Reproduction Comments: Local seed dispersal is by water, which breaks up the inflorescences (USFWS 2005).
Riverine Habitat(s): SPRING/SPRING BROOK
Palustrine Habitat(s): HERBACEOUS WETLAND, TEMPORARY POOL
Terrestrial Habitat(s): Grassland/herbaceous, Playa/salt flat
Habitat Comments: Occurs in Northern Claypan and Northern Hardpan vernal pools (Sawyer and Keeler-Wolf 1995) within rolling grasslands. Sites are located on the rim of alkaline basins in the Sacramento and San Joaquin Valleys, as well as on acidic soils of alluvial fans and stream terraces along the eastern margin of the San Joaquin Valley and adjacent foothills. Soils include clay, silty clay, silty clay loam, and gravelly loam. Impermeable layers underlying occupied pools range from claypan to lime-silica or iron-silica cemented hardpan and tuffaceous alluvium. Occupied pools range in size from 0.01 to 250 hectares (median size 0.2 hectares); the species also occurs in the beds of intermittent streams and in artificial ponds. Typically grows in the deepest portion of the pool or stream bed, although it may also occur on the margins. This species appears to require a longer period of inundation than its relatives (Tuctoria and Orcuttia) in order to germinate; this requirement is most likely to be met by deeper pools and stock ponds. Usually grows in single-species stands. Other plants that occur in different zones of occupied pools include Orcuttia inaequalis, Orcuttia pilosa, Tuctoria mucronata, Chamaesyce hooveri, Atriplex persistens, and Astragalus tener var. tener. Other associates include Frankenia salina and Distichlis spicata (saline-alkaline sites) and Eryngium spp., Eremocarpus setigerus, and Plagiobothrys stipitatus (acidic sites). 5 - 105 m.
Economic Attributes Not yet assessed
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Management Summary Not yet assessed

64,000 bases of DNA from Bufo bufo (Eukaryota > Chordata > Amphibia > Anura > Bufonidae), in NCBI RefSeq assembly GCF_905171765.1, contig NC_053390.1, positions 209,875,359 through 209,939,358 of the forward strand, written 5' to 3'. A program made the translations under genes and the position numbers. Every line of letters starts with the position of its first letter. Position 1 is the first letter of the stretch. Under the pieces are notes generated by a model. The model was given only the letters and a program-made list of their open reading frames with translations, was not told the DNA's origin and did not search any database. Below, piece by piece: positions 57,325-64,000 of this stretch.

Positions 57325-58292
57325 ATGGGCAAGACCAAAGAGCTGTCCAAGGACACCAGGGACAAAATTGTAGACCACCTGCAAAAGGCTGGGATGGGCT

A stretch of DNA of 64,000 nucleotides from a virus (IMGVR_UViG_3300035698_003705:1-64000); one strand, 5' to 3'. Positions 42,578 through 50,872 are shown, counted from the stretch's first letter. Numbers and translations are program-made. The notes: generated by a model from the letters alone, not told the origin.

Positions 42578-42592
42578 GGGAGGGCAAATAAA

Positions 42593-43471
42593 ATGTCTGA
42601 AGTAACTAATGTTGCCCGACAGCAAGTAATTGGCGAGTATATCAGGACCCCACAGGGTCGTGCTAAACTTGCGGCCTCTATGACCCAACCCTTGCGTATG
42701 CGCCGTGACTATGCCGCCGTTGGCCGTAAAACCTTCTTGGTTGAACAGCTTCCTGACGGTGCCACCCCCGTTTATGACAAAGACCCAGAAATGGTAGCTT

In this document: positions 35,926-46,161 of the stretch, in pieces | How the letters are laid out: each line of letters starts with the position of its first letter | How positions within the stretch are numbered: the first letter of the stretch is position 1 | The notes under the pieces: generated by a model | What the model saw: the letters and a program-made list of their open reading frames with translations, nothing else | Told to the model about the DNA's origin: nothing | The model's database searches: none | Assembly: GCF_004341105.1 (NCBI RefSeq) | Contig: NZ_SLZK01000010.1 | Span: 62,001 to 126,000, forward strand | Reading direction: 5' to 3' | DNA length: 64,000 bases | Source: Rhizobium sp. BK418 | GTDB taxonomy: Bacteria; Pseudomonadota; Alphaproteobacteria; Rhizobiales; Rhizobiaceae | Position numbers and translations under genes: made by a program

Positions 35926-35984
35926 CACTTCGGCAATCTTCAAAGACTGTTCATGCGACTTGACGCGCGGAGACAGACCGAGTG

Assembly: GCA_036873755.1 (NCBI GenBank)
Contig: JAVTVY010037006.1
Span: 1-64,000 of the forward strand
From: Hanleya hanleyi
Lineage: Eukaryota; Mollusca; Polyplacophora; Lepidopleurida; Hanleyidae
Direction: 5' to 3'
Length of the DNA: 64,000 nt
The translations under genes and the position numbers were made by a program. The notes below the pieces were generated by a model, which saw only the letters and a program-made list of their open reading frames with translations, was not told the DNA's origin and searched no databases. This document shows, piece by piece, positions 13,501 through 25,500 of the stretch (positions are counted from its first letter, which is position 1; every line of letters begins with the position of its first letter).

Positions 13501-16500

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Population/Occurrence Delineation Not yet assessed
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Population/Occurrence Viability
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U.S. Invasive Species Impact Rank (I-Rank) Not yet assessed
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Authors/Contributors
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NatureServe Conservation Status Factors Edition Date: 13Apr2016
NatureServe Conservation Status Factors Author: Maybury, K., rev. K. Gravuer (2009); rev. G. Davis (2012), rev. R. Bittman (2016)

Botanical data developed by NatureServe and its network of natural heritage programs (see Local Programs), The North Carolina Botanical Garden, and other contributors and cooperators (see Sources).

References
Help
  • California Natural Diversity Database (CNDDB). 2016. RareFind Version 5.1.1. California Department of Fish and Game, Sacramento.

  • Jepson Flora Project (eds.) 2017. Jepson eFlora, http://ucjeps.berkeley.edu/IJM.html, accessed 2017.

  • Kartesz, J.T. 1994. A synonymized checklist of the vascular flora of the United States, Canada, and Greenland. 2nd edition. 2 vols. Timber Press, Portland, OR.

  • Sawyer, J.O. and T. Keeler-Wolf. 1995. A Manual of California Vegetation. California Native Plant Society, Sacramento.

  • U.S. Fish and Wildlife Service (USFWS). 2005. Recovery Plan for Vernal Pool Ecosystems of California and Southern Oregon. Portland, Oregon. xxvi + 606 pages. Online. Available: http://ecos.fws.gov/docs/recovery_plan/060614.pdf

  • U.S. Fish and Wildlife Service. 1997. Determination of endangered status for three plants and threatened status for five plants from vernal pools in the Central Valley of California. Federal Register 62(58): 14338-14352.